A group of 50 students and staff explored the battlefields of World War One during a visit to Belgium and France.
The youngsters from Peele Community College, Long Sutton, used the recent school holidays to make the trip which first took them to Belgium before they crossed the border into France to see first hand the battlegrounds of the Somme.
While there they were able to experience the closeness of the lines and the horror which the soldiers faced when they had to leave their trenches to advance upon the German lines.
It was followed by a visit to Thiepvan Memorial, which bears the names of 72,000 soldiers who have no known grave.
One student said: “It was a very moving experience knowing that soldiers lost their lives for the country but also for us today.”
The Flanders Field Museum gave a detailed and informative account of the events around Ypres during the war and this set the students up well or their visit to Tyne Cot – the largest Commonwealth grave in the world.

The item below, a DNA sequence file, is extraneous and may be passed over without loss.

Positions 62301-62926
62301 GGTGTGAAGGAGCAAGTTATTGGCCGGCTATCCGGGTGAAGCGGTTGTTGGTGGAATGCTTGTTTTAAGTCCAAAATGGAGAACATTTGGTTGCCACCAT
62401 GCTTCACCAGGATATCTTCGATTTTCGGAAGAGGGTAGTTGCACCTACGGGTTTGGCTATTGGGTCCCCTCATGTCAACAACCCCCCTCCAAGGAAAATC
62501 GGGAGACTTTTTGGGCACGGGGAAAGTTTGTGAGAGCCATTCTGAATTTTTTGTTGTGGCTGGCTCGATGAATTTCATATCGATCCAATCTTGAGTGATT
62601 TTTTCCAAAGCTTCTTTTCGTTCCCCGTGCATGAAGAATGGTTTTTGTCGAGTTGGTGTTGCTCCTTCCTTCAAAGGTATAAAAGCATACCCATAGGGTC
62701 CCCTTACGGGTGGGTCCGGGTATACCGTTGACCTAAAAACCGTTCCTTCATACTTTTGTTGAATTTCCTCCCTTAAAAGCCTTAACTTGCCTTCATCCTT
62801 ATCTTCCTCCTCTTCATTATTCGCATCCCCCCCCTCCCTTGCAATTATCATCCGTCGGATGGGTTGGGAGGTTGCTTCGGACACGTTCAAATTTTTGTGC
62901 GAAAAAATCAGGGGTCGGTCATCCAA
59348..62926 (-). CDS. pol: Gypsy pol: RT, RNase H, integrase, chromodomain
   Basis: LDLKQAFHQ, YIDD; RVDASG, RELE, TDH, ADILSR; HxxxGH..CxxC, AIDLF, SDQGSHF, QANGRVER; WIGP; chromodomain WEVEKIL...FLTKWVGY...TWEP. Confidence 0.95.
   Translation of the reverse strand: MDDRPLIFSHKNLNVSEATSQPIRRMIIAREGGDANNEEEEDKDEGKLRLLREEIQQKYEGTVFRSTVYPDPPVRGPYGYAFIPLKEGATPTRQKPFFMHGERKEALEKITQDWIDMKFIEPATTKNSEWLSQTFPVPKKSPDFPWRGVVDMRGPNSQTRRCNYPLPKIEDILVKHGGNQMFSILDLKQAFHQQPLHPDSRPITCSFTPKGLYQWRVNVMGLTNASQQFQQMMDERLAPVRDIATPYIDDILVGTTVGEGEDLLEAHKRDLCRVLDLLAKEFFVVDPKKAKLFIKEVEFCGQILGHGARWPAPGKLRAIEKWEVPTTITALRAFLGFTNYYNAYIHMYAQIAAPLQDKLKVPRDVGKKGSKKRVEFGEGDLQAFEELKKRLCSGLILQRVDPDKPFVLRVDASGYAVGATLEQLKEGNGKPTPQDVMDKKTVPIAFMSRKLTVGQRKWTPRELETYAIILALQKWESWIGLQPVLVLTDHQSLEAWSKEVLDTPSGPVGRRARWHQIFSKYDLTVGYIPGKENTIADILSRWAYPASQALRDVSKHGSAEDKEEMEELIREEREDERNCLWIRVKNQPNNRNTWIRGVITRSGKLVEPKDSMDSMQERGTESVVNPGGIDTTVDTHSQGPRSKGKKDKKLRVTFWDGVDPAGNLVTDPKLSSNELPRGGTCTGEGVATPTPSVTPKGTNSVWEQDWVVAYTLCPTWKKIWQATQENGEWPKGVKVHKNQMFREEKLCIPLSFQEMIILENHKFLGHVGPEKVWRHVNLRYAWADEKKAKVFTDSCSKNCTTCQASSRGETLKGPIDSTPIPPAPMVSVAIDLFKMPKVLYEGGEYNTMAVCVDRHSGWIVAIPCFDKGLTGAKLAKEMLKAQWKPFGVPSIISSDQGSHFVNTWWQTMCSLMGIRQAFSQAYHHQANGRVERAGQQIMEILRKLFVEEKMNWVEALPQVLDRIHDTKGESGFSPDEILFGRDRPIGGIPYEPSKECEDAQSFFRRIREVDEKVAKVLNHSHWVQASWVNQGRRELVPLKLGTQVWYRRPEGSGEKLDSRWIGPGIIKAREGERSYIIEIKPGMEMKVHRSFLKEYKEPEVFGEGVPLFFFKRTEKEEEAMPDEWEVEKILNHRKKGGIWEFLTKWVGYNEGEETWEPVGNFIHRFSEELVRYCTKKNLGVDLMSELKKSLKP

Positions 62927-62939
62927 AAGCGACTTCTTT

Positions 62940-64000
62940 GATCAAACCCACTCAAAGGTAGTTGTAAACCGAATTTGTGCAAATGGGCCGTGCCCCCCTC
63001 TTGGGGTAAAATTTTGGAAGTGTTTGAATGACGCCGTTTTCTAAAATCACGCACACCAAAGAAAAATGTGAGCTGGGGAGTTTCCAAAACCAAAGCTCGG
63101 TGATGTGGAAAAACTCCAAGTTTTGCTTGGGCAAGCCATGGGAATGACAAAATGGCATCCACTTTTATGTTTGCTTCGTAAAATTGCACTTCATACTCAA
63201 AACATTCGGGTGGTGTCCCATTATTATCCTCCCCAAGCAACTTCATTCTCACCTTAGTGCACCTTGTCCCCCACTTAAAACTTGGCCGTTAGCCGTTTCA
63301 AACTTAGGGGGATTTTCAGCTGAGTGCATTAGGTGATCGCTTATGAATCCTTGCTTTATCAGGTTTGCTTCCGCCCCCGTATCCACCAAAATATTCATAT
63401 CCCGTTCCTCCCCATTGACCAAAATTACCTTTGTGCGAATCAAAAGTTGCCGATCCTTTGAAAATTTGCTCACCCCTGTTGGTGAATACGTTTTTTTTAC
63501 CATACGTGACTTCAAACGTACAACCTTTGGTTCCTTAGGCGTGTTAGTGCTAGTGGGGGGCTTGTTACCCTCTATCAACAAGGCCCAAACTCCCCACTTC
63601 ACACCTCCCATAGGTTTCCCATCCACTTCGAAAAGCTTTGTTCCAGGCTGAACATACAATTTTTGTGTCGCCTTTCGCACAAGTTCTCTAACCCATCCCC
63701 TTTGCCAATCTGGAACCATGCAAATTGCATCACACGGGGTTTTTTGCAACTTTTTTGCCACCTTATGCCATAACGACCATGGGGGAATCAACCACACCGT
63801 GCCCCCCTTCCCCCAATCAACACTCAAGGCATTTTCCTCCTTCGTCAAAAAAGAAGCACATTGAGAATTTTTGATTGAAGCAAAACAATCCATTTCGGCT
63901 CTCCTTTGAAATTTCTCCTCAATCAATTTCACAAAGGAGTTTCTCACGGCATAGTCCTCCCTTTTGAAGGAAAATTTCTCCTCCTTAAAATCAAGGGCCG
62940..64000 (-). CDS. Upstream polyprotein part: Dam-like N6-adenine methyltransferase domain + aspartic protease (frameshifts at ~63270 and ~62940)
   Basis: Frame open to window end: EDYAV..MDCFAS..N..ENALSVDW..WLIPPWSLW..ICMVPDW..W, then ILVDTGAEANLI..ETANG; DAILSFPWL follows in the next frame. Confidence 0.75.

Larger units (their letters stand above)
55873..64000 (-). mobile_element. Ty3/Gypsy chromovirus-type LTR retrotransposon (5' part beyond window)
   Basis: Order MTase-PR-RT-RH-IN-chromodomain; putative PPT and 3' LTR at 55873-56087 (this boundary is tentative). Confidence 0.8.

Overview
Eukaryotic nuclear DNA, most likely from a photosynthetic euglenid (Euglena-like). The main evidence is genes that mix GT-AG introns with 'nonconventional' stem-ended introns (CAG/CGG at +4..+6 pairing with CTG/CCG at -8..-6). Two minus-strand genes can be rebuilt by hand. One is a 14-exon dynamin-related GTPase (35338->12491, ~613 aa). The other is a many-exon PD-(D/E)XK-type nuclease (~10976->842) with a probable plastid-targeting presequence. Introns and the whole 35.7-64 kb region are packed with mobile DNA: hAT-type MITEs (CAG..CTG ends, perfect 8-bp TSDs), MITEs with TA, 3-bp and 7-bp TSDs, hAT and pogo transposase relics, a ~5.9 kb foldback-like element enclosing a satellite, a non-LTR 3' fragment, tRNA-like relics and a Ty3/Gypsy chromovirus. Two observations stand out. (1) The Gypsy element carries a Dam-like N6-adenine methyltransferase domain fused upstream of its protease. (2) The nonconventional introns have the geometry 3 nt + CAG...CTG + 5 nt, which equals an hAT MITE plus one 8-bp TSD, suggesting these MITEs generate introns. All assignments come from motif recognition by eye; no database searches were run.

The students were suitably moved by the sacrifice of the soldiers.
“I am overwhelmed and I realised how lucky I am to have the life I do today,” was the feeling described by one of the Year 9 students.
In the evening the students were able to lay a wreath at the Menin Gate, donated to them by the Long Sutton branch of the Royal British Legion.
Finally, the group visited Vimy Ridge, where thousands of Canadians died on the assault, which is now a huge memorial to the dead. They also were able to lay another wreath to show their respects.
A spokesman for the school said: “Overall the trip was thoroughly enjoyed by both students and staff and was summed up well by one Year 10 students who wrote ‘I thank those soldiers for giving me the life I have today’.”